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Standing behind a commitment to gender justice

Groups call on Presbyterians to support Women’s Health Protection Act of 2021

by the Advocacy Committee for Women’s Concerns and the Office of Gender & Racial Justice | Special to Presbyterian News Service

The U.S. Capitol (Photo courtesy of the Office of Public Witness)

LOUISVILLE — The Advocacy Committee for Women’s Concerns (ACWC) and the Office of Gender & Racial Justice are calling on Presbyterians to stand behind the commitment the Presbyterian Church (U.S.A.) has made to seeking gender justice by joining the two groups in advocating for Senate passage of the Women’s Health Protection Act of 2021. The need for access to safe and legal abortion, the groups state, is one that exists within the pews of the PC(USA) and beyond.

Passed in the House of Representatives in September 2021, the Women’s Health Protection Act was written “to protect a person’s ability to determine whether to continue or end a pregnancy, and to protect a health care provider’s ability to provide abortion services.”

According to a letter written by ACWC and the Office of Gender & Racial Justice, hundreds of state restrictions creating obstacles or virtual prohibitions on access to safe and legal abortion, coupled with the tenuous hold of Roe v. Wade at this time make passing the Women’s Health Protection Act urgent. Reproductive healthcare is a human right, the groups state.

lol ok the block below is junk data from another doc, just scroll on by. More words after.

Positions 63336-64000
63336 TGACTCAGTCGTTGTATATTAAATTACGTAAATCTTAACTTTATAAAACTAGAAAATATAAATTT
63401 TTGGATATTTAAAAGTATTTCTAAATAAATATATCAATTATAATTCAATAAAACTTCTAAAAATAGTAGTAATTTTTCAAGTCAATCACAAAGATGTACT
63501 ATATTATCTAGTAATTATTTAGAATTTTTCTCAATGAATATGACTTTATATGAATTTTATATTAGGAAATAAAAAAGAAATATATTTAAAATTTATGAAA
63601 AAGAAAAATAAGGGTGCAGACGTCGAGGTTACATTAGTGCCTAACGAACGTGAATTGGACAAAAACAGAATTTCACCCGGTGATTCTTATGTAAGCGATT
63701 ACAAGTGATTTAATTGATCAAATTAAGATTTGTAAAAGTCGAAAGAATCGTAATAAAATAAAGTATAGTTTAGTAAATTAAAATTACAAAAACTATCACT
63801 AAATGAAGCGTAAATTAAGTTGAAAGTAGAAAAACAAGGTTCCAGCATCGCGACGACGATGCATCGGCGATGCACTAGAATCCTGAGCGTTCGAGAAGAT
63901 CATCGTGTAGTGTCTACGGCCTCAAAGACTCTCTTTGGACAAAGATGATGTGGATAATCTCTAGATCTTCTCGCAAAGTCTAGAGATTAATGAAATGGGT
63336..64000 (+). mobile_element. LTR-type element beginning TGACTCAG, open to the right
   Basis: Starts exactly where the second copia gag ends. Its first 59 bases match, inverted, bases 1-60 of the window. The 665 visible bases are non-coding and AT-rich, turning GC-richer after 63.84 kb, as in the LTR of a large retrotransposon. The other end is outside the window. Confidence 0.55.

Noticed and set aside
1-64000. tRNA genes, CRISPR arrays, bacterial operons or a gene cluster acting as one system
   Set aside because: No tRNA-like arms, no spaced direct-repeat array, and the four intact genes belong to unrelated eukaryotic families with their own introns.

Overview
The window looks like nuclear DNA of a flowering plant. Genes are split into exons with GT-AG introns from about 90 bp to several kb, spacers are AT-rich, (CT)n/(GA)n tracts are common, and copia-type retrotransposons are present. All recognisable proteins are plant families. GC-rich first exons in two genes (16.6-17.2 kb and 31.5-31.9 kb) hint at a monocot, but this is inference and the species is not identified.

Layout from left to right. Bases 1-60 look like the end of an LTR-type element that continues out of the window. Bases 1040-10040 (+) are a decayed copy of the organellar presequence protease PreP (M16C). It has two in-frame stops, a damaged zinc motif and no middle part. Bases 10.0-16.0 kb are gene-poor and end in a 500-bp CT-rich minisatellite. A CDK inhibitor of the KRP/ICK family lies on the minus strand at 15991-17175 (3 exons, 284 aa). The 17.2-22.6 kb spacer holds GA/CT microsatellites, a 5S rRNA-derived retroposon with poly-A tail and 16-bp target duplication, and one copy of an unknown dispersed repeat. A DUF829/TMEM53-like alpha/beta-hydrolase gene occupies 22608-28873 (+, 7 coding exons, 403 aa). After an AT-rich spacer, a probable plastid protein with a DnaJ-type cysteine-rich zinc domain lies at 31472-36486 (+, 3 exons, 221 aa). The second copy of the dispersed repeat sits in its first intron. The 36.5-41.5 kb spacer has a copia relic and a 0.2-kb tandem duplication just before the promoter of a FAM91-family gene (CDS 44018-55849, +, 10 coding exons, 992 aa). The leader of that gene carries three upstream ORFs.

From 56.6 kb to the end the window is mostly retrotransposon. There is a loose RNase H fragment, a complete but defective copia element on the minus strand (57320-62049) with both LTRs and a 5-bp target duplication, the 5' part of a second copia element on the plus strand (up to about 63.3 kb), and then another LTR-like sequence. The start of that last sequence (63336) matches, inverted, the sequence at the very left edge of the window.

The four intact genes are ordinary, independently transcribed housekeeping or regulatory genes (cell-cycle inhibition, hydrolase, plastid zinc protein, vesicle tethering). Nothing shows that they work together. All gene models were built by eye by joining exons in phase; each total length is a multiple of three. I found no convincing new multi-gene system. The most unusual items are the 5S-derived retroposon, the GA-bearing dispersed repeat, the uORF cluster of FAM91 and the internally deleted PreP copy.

Since 1992, the PC(USA) has made clear our belief that God gives all people the ability to make good and moral choices in their lives, including decisions around whether to continue a pregnancy. The 220th General Assembly (2012) reiterated some of the commitments our denomination has made (On Providing Just Access to Reproductive Health Care):

… no law should impose criminal penalties against any woman who chooses or physician who performs a medically safe abortion.

… no law should deny access to safe and affordable services for the persons seeking to terminate a problem pregnancy.

No law or administrative decision, the General Assembly said, should provide for a complete ban on abortion.

No law or administrative decision should, according to the General Assembly:

  • limit access to abortions
  • limit information and counseling concerning abortions
  • limit or prohibit public funding for necessary abortions for the socially and economically disadvantaged.

Now is the time, the letter states, to back up our policy commitments with prophetic advocacy.


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